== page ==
|Subject: Priests and nuns the latest victims of
Date: Thu, 9 Sep 1999 05:58:49 EDT
also:UN confirms massacre at Suai church - approx. 100 shot or hacked to death
Priests and nuns the latest victims of pro-Jakarta militias
SYDNEY, Sept 9 (AFP) - Priests and nuns have emerged as the latest victims of pro-Indonesian militias rampaging through heavily Catholic East Timor, church groups said Thursday.
The former Portuguese colony is a Catholic enclave in Indonesia, which has the world's largest Moslem population, and many East Timorese have turned to the church for sanctuary during rampant violence by army-backed pro-Jakarta militia groups.
But at least four separate reports of attacks on churches, or church personnel, in East Timor have emerged in recent days and church groups said Thursday it appeared a growing number of priests and nuns were among those being killed.
At least four priests and six nuns had been reported killed as of Thursday.
"They are generaly denuding church personnel through East Timor," Bishop Hilton Deakin told AFP. "They (Indonesia and the militias) see the church as the enemy. It's a certain policy."
Deakin, an Australian bishop, said a number of priests have also gone missing or fled. Pro-independence groups have said as many as 100,000 East Timorese are hiding from militias and the military in the territory's rugged interior.
A spokeswoman for Catholic charity Caritas in Australia said priests had now been identified as supporting independence because pro-independence supporters had begun seeking shelter in church buildings in the past months.
But "now they have been targeted because of the support they have given to the people," Caritas spokeswoman Ann Wigglesworth said in a television interview Thursday. "It's extremely distressing."
The highest profile attack against the church came when militia members attacked the Dili home of Nobel laureate Bishop Carlos Felipe Ximenes Belo, East Timor's spiritual leader.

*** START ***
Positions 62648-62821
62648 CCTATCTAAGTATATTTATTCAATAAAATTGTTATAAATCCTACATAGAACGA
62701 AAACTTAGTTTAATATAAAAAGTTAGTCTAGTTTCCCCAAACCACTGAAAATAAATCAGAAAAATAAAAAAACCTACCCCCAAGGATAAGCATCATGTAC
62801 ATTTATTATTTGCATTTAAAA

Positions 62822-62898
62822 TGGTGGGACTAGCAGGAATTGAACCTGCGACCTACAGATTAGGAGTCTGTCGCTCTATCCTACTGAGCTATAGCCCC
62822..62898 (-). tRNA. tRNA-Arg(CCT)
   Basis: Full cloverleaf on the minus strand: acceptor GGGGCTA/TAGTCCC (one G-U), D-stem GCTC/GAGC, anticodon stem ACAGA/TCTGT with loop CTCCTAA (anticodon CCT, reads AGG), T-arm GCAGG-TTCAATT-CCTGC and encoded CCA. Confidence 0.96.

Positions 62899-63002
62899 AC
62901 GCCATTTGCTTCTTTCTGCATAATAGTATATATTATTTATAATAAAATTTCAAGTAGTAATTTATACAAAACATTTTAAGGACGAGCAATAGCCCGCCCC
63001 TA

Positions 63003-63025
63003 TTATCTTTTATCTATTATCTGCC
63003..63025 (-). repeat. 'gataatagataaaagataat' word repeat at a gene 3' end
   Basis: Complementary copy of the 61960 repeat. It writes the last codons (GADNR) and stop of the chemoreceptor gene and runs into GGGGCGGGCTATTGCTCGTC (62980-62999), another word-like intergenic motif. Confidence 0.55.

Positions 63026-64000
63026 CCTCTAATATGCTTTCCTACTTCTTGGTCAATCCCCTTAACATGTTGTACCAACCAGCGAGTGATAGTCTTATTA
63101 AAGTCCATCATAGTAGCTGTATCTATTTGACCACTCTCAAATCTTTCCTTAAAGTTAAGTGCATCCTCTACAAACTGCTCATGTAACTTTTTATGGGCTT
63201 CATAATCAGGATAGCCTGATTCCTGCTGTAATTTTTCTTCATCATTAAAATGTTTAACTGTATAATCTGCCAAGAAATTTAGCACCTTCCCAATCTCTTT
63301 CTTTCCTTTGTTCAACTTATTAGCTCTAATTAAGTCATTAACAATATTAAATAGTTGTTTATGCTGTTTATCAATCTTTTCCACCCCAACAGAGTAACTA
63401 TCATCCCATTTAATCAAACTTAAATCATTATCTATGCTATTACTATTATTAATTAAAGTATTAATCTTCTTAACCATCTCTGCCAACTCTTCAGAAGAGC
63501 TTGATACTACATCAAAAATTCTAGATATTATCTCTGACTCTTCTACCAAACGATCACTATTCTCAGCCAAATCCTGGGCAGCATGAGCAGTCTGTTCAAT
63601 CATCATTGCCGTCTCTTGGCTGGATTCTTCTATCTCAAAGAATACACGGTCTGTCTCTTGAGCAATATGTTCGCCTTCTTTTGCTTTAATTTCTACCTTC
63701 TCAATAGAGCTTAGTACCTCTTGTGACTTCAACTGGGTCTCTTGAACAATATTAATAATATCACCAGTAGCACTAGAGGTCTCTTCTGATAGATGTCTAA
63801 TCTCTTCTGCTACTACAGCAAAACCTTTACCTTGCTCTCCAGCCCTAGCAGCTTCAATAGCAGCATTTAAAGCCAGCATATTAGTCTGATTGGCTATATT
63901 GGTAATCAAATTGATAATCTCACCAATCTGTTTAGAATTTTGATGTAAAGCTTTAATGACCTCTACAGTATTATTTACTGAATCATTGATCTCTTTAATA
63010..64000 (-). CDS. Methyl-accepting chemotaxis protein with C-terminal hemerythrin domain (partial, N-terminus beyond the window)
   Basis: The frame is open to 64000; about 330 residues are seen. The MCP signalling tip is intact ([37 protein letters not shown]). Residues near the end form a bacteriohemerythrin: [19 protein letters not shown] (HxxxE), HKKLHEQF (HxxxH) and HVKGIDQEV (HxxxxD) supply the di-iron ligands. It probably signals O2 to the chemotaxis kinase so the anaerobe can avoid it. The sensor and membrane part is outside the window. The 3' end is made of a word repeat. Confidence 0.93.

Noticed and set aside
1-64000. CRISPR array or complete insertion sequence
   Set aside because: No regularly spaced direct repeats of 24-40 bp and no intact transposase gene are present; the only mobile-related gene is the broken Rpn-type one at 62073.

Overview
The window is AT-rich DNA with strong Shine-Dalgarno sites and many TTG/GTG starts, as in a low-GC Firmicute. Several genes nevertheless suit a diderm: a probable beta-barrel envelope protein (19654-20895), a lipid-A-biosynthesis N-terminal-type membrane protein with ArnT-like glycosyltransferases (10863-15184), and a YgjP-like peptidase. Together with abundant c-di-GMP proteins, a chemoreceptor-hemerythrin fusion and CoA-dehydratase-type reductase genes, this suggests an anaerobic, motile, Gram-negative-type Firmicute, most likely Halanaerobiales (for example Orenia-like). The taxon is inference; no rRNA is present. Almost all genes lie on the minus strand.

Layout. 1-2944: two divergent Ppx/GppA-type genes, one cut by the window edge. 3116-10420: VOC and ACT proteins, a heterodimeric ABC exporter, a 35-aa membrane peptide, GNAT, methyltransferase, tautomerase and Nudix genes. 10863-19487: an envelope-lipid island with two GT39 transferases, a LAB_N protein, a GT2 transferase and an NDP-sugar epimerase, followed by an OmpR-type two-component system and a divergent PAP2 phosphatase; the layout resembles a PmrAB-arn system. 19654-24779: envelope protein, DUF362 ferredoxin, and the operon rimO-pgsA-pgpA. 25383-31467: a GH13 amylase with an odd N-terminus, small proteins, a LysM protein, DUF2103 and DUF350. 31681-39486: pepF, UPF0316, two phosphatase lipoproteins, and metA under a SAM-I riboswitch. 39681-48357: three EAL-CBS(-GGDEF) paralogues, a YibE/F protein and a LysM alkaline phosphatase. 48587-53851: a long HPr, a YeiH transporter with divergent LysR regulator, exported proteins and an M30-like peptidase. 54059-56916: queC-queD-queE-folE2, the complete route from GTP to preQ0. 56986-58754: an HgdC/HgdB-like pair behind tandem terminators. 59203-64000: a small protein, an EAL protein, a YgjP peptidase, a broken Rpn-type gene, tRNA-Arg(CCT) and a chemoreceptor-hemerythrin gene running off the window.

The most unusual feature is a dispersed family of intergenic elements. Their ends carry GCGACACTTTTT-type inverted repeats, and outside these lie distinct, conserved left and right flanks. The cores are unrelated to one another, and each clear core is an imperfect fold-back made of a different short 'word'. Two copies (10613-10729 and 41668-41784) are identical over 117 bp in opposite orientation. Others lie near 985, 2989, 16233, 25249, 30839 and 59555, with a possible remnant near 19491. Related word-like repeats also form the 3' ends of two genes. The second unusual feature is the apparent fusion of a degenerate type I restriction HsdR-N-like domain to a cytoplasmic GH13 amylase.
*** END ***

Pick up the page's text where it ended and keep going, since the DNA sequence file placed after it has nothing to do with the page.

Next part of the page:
Belo, who is expected to meet with Pope John Paul II in Rome next week, was forced to flee to the town of Baucau and arrived in Australia on Tuesday after using an assumed name to leave East Timor.
But there have been at least three other fatal attacks on priests or nuns, according to reports emerging from East Timor.
Three priests are believed to have been among about 100 people reportedly killed during a militia attack on a church in the town of Suai on Tuesday and six nuns from the Canossian order were reportedly killed in the city of Baucau, 115 kilometers (70 miles) east of Dili.
Caritas Australia said Thursday the head of the charity in East Timor was the latest casualty reported among the clergy.
Father Francisco Barreto visited Australia in April and had warned then that violence was likely to follow any referendum on independence.
"He certainly warned us all of the likelihood of extreme violence without an adequate international presence and now we have its consequences," Tom Story, Caritas' national director told AFP.
"He was a friend," a shaken Story said. "He was a gentle man. He was a good and gentle man."
The attacks against clergy in East Timor have drawn an outraged response from Rome.
"Violence by armed gangs is being unleashed against the Catholic community and its pastors," the Vatican daily Osservatore Romano said in its Thursday edition.
It noted that those being targeted had "constantly worked for greater dialogue and reconciliation."
At the same time, the Vatican news agency Fides accused the Indonesian army of "trying to distance the church from the people" and accused the military of planning the attack on Belo's home.
The Vatican also released emotional appeals for international intervention to stop the bloodshed from two other Roman Catholic bishops in East Timor.
The bishop of Baucau, Basilio do Nascimento, who fled to the hills after suffering a knife wound while trying to protect people who had sought refuge in his compound, wasted few words in justifying the need for international help.
"We are all going to die," he said simply.
Australian Broadcasting Corp. Thu, 9 Sep 1999 19:25 AEST
UN confirms massacre at Suai church
The United Nations has confirmation a massacre in which approximately 100 supporters of independence were shot or hacked to death by rampaging pro-Jakarta militia members earlier this week.
The victims were among more than 2,000 terrified people who had taken refuge from the militia for some weeks in a church in the western town of Suai.
Three priests are believed to have been among those killed during the militia attack on Tuesday.
The East Timorese head of the Catholic aid agency Caritas, Father Francisco Barreto, is also believed to have been killed.
In other reports, six nuns from the Canossian order were reportedly killed in the city of Baucau, 115 kilometres east of Dili.
A spokeswoman for Caritas in Australia said priests have been identified as supporting independence because pro-independence supporters had begun seeking shelter in church buildings in the past months.